The objective of this research was to develop a mechanistic model for quantifying N2O emissions from activated sludge plants and demonstrate how this may be used to evaluate the effects of process configuration and diurnal loading patterns. The model describes the mechanistic
link between the factors recognized to correlate positively with N2O emissions. The primary factors are the presence of ammonia and nitrite accumulation. Low dissolved oxygen concentrations also may be implicated through differential impacts on ammonia-oxidizing bacteria (AOB) versus
nitrite-oxidizing bacteria (NOB) activity. Factors promoting N2O emissions at treatment plants are discussed below. The model was applied to data from laboratory and pilot-scale systems. From a practical standpoint, plant configuration (e.g., plug-flow versus complete-mix),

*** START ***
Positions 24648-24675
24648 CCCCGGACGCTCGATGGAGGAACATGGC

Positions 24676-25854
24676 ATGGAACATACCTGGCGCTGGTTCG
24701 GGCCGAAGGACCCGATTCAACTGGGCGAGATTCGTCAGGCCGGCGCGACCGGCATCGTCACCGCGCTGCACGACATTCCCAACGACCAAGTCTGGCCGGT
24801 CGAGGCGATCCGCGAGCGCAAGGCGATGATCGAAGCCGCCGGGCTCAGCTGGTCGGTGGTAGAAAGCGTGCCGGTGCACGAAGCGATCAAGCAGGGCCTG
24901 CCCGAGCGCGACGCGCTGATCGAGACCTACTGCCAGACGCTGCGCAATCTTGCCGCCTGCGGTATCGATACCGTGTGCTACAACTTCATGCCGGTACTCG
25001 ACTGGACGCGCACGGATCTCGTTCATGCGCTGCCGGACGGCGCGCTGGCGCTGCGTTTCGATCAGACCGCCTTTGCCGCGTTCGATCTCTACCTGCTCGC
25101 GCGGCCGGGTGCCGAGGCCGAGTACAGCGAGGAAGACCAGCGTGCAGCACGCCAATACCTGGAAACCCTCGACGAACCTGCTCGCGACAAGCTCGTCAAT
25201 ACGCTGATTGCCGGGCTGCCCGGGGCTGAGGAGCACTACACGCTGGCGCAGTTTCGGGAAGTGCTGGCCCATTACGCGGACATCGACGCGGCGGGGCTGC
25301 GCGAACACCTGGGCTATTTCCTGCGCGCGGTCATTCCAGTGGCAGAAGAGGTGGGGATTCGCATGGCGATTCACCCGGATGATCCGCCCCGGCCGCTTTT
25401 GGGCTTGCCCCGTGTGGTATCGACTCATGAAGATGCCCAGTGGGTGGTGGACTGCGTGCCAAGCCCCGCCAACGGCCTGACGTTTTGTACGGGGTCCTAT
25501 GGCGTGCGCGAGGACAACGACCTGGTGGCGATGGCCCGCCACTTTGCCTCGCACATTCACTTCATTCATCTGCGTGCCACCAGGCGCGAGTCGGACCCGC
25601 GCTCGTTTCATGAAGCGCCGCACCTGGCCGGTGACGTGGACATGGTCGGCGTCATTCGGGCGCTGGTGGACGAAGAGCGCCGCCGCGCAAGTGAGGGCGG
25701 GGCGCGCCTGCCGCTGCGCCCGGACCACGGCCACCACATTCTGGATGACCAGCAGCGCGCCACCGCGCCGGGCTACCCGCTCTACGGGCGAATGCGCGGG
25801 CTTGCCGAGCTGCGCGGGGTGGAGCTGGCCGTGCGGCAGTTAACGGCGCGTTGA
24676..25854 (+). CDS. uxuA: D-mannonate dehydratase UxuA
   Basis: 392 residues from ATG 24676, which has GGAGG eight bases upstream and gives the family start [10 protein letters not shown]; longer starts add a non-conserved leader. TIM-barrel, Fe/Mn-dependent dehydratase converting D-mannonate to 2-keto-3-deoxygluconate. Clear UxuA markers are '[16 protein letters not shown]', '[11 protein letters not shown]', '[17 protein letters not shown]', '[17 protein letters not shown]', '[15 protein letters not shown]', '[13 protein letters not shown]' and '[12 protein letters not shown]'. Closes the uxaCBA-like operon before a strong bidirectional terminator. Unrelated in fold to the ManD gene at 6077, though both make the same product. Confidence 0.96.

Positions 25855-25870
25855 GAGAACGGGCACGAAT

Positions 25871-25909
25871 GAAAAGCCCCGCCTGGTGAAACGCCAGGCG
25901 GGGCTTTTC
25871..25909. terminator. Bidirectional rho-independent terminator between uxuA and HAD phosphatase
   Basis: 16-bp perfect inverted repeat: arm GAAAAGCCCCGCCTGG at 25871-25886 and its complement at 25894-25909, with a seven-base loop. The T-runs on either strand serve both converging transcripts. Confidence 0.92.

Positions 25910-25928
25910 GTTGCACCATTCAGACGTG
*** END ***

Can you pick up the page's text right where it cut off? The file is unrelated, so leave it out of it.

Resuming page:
influent loading patterns (and peak load), and certain operating strategies (e.g., handling of return streams) are all important in determining N2O emissions.
Water Environment Research® (WER®) publishes peer-reviewed research papers, research notes, state-of-the-art and critical reviews on original, fundamental and applied research in all scientific and technical areas related to water quality, pollution control, and management. An annual Literature Review provides a review of published books and articles on water quality topics from the previous year. Published as: Sewage Works Journal, 1928 - 1949; Sewage and Industrial Wastes, 1950 - 1959; Journal Water Pollution Control Federation, 1959 - Oct 1989; Research Journal Water Pollution Control Federation, Nov 1989 - 1991; Water Environment Research, 1992 - present.